Betancuria in Fuerteventura is a very small historical town in the mountainous region of Fuerteventura, and is well worth a visit to see the ‘real’ Fuerteventura as it is a world away from what most tourists see when they are based in the beach resorts. It is named after the French explorer, Jean de Bethencourt, who arrived on the island in the 15th Century. He founded the town in 1404 and made it the first capital of the island. He specifically chose this area because it was well protected from pirate attacks, located in a valley in the mountains.
Betancuria can be reached by going up into the mountains on the western side of Fuerteventura. This is best done by car or on an organized tour, as there are only a couple of public bus services a day to the small town. It can only be approached from the north on the FV-30 road and from the south on the FV-30 from Pajara. The northern route involves going up a winding mountain road up to the viewpoint, where there are enormous bronze statues of Ayoze and Guise (over 4 meters high) who were the first known rulers of the two kingdoms on Fuerteventura in the 14th Century. The road then drops down into the valley and enters Betancuria. The southern way in involves following the road along a hair-raising route which clings to the mountainside with a drop of several hundred meters – a route that is not for the faint hearted!
A morning or an afternoon visit will make you feel relaxed because of its tranquility, the rural landscape, the simplicity of the life, stunning views and its uniqueness. Parking in the centre can be difficult during busy periods, so if there are no spaces in the centre, use the car park to the south.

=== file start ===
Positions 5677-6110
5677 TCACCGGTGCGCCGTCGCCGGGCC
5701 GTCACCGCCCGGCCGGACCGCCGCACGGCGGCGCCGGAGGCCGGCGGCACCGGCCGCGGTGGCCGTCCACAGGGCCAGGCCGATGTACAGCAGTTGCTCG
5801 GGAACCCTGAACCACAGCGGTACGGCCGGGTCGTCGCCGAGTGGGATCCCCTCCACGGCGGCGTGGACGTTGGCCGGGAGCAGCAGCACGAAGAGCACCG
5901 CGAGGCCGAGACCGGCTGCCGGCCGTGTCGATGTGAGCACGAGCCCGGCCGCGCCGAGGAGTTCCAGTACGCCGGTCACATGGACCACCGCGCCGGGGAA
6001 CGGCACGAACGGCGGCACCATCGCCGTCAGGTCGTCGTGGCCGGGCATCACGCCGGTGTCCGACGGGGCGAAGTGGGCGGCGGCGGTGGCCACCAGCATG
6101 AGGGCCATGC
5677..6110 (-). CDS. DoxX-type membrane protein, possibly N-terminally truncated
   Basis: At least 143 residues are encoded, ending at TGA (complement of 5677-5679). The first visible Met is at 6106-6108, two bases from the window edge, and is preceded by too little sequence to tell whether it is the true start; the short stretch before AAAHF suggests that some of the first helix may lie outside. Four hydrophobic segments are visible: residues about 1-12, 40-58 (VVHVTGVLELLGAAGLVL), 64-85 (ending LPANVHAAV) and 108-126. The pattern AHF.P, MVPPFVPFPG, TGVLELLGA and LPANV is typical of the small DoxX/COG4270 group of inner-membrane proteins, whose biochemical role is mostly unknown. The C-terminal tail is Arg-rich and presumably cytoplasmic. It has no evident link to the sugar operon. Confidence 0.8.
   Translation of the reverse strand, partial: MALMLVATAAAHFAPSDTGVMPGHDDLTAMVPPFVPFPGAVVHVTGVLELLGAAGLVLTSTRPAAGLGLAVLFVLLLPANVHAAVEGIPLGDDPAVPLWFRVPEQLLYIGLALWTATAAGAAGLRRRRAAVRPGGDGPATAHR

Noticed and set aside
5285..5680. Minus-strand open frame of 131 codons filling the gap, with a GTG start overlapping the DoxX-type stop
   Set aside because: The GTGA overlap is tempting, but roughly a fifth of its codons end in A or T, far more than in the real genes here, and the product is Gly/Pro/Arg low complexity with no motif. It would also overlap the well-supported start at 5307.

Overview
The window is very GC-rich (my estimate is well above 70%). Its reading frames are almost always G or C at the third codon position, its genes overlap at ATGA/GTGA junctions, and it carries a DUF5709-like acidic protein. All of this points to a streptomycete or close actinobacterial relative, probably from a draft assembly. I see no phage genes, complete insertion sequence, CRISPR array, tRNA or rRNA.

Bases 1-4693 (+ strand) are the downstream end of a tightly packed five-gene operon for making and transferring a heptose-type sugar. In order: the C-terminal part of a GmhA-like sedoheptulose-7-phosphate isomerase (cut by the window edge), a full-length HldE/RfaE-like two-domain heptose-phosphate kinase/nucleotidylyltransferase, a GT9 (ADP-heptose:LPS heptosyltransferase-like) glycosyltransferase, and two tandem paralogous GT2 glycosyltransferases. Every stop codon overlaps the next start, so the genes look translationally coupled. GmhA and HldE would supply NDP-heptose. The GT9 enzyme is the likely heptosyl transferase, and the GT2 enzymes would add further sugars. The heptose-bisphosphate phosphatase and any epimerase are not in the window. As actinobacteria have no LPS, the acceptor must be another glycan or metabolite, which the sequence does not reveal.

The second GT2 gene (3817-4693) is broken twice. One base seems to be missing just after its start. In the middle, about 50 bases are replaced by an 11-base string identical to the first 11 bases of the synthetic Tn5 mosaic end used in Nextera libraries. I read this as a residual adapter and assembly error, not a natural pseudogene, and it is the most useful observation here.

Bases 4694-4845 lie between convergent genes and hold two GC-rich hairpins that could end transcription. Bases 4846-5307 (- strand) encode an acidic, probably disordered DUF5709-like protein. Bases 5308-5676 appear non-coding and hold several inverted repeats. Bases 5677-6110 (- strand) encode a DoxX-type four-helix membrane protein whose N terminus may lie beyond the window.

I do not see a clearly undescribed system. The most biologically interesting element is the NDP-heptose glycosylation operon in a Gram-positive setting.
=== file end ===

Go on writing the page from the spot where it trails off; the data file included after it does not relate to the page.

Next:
Betancuria in Fuerteventura was the island’s capital until 1834, when the status was taken over by La Oliva. Originally, Bethancourt built a church, a fortress and a palace; which survived only for a short time because of two invasions by the Moors who destroyed them all. Later, in the 16th Century, the palace and the fortress were rebuilt and have survived to the present day. The palace has been renovated and is now known as the Casa Princess Arminda and operates as a restaurant, guest house and exhibition/musical centre.
The Cabildo of Fuerteventura (which is the local island government) has made an archaeological museum in the Casa Museo (which means "house and museum"), and is now building an archaeological museum on the land behind it.
The Santa Maria church is open to visitors (a small entrance fee is charged) and fronts on to a small plaza and some traditional streets which are pedestrianized. In this area are some souvenir shops and cafe bars. Here you will also find the Centro Insular de Artesania (Island Center of Artisans' Arts and Crafts), which is a place that produces traditional arts and crafts. There is also the renowned Casa Santa Maria restaurant. Close by is an elderly persons exercise area, which has been designed to exercise the muscles of adults. There are a few shops and bars scattered along the main road through the town.
A short walk to the north, alongside the dry river bed you can visit the ruins of the monastery that was abandoned in 1937 under the law passed by Isabel II of Spain. There isn’t a roof on it as it was sold to buy food, grain and water when there were several bad droughts. Next to it is the monastery’s church of San Buenaventura.
Outside the town of Betancuria in Fuerteventura, there are some goat farms which produce goat’s cheese. It is possible to visit these farms for free, see the goats and other animals, see cheese production, and taste the produce.
Betancuria in Fuerteventura is one of the must-visit places on the island because of its amazing views and tranquility linked in with its historical importance. It is a small town, with only 700 inhabitants, with farming and the tourist trade being the mainstay of the economy.